During our histopathologic examination it was revealed that the tumour configuration was compatible with poorly differentiated adenocarcinoma, but this morphology is not commonly seen in tumours of oral cavity, including salivary gland tumours, which are known for their diverse morphological and histological features. For this reason, it was thought that the tumour was primarily metastatic.

The metastases of gingiva are astonishingly rare and there are few documented cases of metastatic gingival tumours. Glickman [7] cited two metastatic gingival tumours from a primary chondrosarcoma of femur [8], one adenocarcinoma of colon [9], one carcinoma of lung [10], one hypernephroma which gave metastatic lesions to gingiva [11]. God by et al reported an interesting case of hypernephroma with metastasis of the mandibular gingiva. In a reviewed published in 2008, 673 cases of oral metastasis, out of which 112 cases were metastasized from the lung, of which 58 were noted in the jawbones and 54 in the oral mucosa were reported. The mean age of occurrence was 54 years (range of 9-88years) with slight male predilection. Primary tumours have been detected in most of the patients before the metastatic spread to the oral cavity. However, in our case, the patient was asymptomatic and was not aware of any malignancy. Metastases to the soft tissues appear as dental or periodontal infection and they resemble reactive lesions or benign tumours such as pyogenic granuloma, epulis, peripheral giantcell granuloma, and odontogenic infection. The site of spread of metastasis to the oral cavity from distant organs is determined by the presence of teeth [12].

common primary sites were lung (24.2%), kidney (13.5%), skin (10.6%), and breast (8.7%). In 27%, the oral lesion was the rest sign of a malignant disease. In most cases, the lesion appeared as an exophytic mass (96%) diagnosed clinically as a reactive gingival lesion. The presence of teeth was significantly associated with the development of gingival metastases owing to the role of inflammation in the attraction of metastatic cells to chronically inflamed gingiva [13].


Although the jawbones and their adjacent gingiva share a common blood supply through the maxillary artery, there are two patterns in the metastasis to the gingiva: the localized metastasis or secondary invasion from the jawbone. The mechanism of localized gingival metastasis from lung cancer, such as this case, has yet to be elucidated. Hirshberg et al. proposed that circulating tumour cells may be entrapped in the rich capillary network of chronically inflamed attached gingiva once the cells have reached the oral region [14]. There may be some relationship between localization, chronic inflammation and blood supply as depicted in Figure 5.

A metastatic tumour in the gingiva is characteristically a rapidly growing proliferative tissue that tends to cause mechanical disturbances, pain and intermittent bleeding from a necrotic and non-healing ulcer. Because the metastatic lesion resembles benign inflammatory lesions, such as hyperplasia, pyogenic granuloma and fibrous epulis, a detailed history and physical examination are crucial to detect the metastatic gingival tumour.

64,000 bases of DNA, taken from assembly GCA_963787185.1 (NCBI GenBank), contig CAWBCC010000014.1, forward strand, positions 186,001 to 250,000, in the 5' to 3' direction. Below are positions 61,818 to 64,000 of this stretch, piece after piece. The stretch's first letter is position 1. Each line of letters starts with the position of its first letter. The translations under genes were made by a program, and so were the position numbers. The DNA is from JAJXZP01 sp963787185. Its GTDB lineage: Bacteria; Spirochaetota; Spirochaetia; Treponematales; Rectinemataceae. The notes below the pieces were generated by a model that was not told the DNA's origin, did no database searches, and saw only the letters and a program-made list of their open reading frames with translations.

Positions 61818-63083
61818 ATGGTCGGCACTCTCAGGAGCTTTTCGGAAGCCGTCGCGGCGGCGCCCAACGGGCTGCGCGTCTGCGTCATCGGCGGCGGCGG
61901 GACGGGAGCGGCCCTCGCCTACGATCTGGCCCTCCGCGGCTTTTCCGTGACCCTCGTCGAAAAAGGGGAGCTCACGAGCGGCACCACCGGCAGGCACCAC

Treatment of gingival metastasis depends upon its presentation. It may present as either an initial lesion or late complication during the treatment of primary malignant lesion. Oral metastatic tumours are commonly associated with metastasis to the multiple organs and they are associated with poor outcome and difficult to palliate. Systemic chemotherapy, radiotherapy or surgical excision of the lesion under local anaesthesia is the treatment modalities.13In our case, excision biopsy was selected as the treatment modality of choice owing to its contribution to arriving at a diagnosis and at the same time providing palliative treatment.

A general dentist or primary care physician may refer suspicious intraoral lesions to the periodontics for further evaluation. The periodontics may be in the unique position to be the 1st oral health care provider to evaluate and biopsy suspicious intraoral lesions. While rare, primary and metastatic lesions occur approximately 1-3% of the time it is very important that a thorough soft and hard tissue examination be performed as part of an initial periodontal evaluation. This emphasizes the importance of good interdisciplinary team work between the general physician, oral physician and the pathologist.


The authors thank Department of Oral Pathology, Bapuji Dental College & Hospital, Davangere for guiding with regard to histopathological diagnosis. We would also like to thank Dr. Deepa V. for pictorial representation of metastatic pathway.

The authors report No Conflict of Interest related to this case report.

A literature analysis including 270 cases of metastatic lesions to the oral mucosa, gingiva was the most common site (60.4%), followed by tongue and tonsil. The most

Figure 1: affecting the left mandibular and maxillary region measuring about 4 cm x 2 cm.

Figure 2: A panoramic radiograph demonstrated generalized severe bone loss.

Figure 3: Non keratinized squamous epithelium with tumour tissue composed of completely glandular architecture (H&E, X40).

Figure 4: Clearer view of the tumour tissue with the glandular structures lined by columnar epithelial cells.

Figure 5: relationship between localization, chronic inflammation and blood supply.

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Citation: Gowda T, Raj R, Mehrotra K, Gayatri PD, Kulkarni V, et al. (2017) Metastasis of Adenocarcinoma to the Gingiva: A Rare Case Report. Dent Adv Res 2: 119. DOI: 10.29011/2574-7347.100019